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learn more about: Federal Funding Guest Blog Nutrition Summer Learning
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MAR
7

STEM
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Guest Blog: Quality afterschool STEM necessitates quality teaching and learning

By Melissa Ballard

Jeff Davis is the Program Director of STEM in OST Programs at the California AfterSchool Network.  This post originally appeared on the Click2SciencePD blog on Nov. 28, 2013.

 

 

 

The Expanding Minds and Opportunities compendium highlights persuasive evidence on the effectiveness of expanded learning (afterschool, summer, inter-session, etc.) opportunities.  In one article, the authors state:

“…Quality afterschool and summer learning opportunities work.  We know that quality expanded learning programs are associated with increased academic performance, increased attendance in school, significant improvement in behavior and social and emotional development, and greater opportunities for hands-on learning in important areas that are not typically available during the school day” (Peterson, Fowler, and Dunham, p. 357).

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learn more about: Guest Blog Science State Networks Youth Development
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MAR
4

STEM
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Guest blog: Anytime, anywhere STEM professional development

By Melissa Ballard

Lisa Mielke, a former zookeeper, is the Science Manager at TASC (The After-School Corporation). She leads STEM training and professional development for directors and front-line staff at out-of-school-time programs throughout New York City. One of the ways TASC supports schools and community partners to expand learning opportunities is to build the capacity of staff members to lead STEM inquiry.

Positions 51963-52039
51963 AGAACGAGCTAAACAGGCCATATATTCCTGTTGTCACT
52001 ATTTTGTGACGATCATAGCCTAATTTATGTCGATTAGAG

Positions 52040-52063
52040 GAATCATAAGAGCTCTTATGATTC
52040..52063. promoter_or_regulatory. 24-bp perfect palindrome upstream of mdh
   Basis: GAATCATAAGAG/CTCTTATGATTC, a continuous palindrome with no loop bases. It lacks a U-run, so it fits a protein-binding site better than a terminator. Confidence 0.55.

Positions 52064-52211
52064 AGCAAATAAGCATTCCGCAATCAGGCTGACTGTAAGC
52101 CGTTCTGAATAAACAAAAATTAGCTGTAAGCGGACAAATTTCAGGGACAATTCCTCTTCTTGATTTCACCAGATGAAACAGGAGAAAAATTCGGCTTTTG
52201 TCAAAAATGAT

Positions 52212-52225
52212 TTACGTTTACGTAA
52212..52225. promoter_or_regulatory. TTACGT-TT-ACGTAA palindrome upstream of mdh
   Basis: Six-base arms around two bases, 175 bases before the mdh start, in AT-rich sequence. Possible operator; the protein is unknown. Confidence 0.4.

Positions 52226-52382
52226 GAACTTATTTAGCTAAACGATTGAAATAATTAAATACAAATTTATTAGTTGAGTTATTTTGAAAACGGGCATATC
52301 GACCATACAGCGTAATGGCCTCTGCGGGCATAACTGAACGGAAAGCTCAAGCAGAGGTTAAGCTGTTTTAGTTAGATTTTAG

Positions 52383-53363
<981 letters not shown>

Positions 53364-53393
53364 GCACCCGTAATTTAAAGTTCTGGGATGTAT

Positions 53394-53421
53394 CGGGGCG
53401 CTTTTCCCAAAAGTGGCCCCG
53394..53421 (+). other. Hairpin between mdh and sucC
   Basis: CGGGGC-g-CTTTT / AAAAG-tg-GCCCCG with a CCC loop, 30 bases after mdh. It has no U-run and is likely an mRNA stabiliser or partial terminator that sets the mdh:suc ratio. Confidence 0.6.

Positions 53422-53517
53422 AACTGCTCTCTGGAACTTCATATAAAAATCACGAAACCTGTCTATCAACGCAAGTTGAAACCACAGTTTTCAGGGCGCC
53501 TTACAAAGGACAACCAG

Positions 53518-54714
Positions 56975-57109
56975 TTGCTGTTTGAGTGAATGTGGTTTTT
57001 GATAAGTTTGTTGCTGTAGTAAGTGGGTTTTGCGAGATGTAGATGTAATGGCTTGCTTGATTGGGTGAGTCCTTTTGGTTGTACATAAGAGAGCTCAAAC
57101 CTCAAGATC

This post originally appeared on TASC’s blog on Feb. 27, 2014.

As someone who trains hundreds of New York City out-of-school-time program directors and frontline staff every year, I’m excited about the best resource I’ve seen in ages for supporting more and better STEM learning. It’s a new, interactive professional development website called Click2Science.

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learn more about: Guest Blog
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DEC
12

POLICY
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Guest Blog: Teens take D.C.

By Sarah Simpson

Alberto Cruz is the Senior Youth and Family Director for the West Side YMCA in New York City and an Afterschool Ambassador emeritus.

Through the generous support of the Robert Bowne Foundation and the Afterschool Alliance, teens from the West Side Y’s Teens Take the City (TTC) program headed off to Washington, D.C., last month to meet with our elected officials to speak on behalf of YMCA of Greater New York afterschool and youth programs.

West Side Y teens set out to take over D.C. and were led by former Afterschool Ambassador and current West Side Senior Youth and Family Director Alberto Cruz and Teen Program Director Johann Dubouzet. While learning about the political landscape in Washington, teens had the opportunity to meet with legislative aides from Reps. Rangel, Serrano and Engel and with aides in Sens. Schumer and Gillibrand to speak about the importance of supporting teen programs and in particular the Teens Take the City program. TTC gives teens the opportunity to learn and participate through mock proposal writing, research and presentations about city government.

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learn more about: Advocacy Afterschool Voices Congress Guest Blog Youth Development